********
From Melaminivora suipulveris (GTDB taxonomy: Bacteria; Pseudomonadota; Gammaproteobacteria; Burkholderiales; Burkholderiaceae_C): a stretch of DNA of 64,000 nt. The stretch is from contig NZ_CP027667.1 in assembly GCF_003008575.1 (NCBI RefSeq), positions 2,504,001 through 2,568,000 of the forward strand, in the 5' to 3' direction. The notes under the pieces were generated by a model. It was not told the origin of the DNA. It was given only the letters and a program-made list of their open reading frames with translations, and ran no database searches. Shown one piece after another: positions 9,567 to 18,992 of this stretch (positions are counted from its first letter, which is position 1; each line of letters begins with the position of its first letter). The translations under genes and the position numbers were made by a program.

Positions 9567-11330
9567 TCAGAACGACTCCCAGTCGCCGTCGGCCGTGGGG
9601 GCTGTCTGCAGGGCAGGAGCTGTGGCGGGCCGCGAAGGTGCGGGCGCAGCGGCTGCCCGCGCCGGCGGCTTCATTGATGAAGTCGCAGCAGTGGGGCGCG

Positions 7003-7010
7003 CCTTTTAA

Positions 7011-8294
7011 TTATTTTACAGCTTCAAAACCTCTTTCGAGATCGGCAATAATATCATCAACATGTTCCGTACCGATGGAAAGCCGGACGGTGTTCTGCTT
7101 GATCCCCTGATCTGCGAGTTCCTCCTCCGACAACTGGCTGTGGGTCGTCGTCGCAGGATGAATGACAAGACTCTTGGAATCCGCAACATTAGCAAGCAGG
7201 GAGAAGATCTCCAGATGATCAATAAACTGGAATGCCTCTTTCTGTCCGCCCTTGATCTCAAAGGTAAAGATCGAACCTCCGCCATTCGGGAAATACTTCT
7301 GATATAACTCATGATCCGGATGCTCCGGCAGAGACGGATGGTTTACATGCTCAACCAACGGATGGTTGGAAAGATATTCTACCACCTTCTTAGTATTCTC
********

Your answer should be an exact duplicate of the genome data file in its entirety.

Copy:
From Melaminivora suipulveris (GTDB taxonomy: Bacteria; Pseudomonadota; Gammaproteobacteria; Burkholderiales; Burkholderiaceae_C): a stretch of DNA of 64,000 nt. The stretch is from contig NZ_CP027667.1 in assembly GCF_003008575.1 (NCBI RefSeq), positions 2,504,001 through 2,568,000 of the forward strand, in the 5' to 3' direction. The notes under the pieces were generated by a model. It was not told the origin of the DNA. It was given only the letters and a program-made list of their open reading frames with translations, and ran no database searches. Shown one piece after another: positions 9,567 to 18,992 of this stretch (positions are counted from its first letter, which is position 1; each line of letters begins with the position of its first letter). The translations under genes and the position numbers were made by a program.

Positions 9567-11330
9567 TCAGAACGACTCCCAGTCGCCGTCGGCCGTGGGG
9601 GCTGTCTGCAGGGCAGGAGCTGTGGCGGGCCGCGAAGGTGCGGGCGCAGCGGCTGCCCGCGCCGGCGGCTTCATTGATGAAGTCGCAGCAGTGGGGCGCG

Positions 7003-7010
7003 CCTTTTAA

Positions 7011-8294
7011 TTATTTTACAGCTTCAAAACCTCTTTCGAGATCGGCAATAATATCATCAACATGTTCCGTACCGATGGAAAGCCGGACGGTGTTCTGCTT
7101 GATCCCCTGATCTGCGAGTTCCTCCTCCGACAACTGGCTGTGGGTCGTCGTCGCAGGATGAATGACAAGACTCTTGGAATCCGCAACATTAGCAAGCAGG
7201 GAGAAGATCTCCAGATGATCAATAAACTGGAATGCCTCTTTCTGTCCGCCCTTGATCTCAAAGGTAAAGATCGAACCTCCGCCATTCGGGAAATACTTCT
7301 GATATAACTCATGATCCGGATGCTCCGGCAGAGACGGATGGTTTACATGCTCAACCAACGGATGGTTGGAAAGATATTCTACCACCTTCTTAGTATTCTC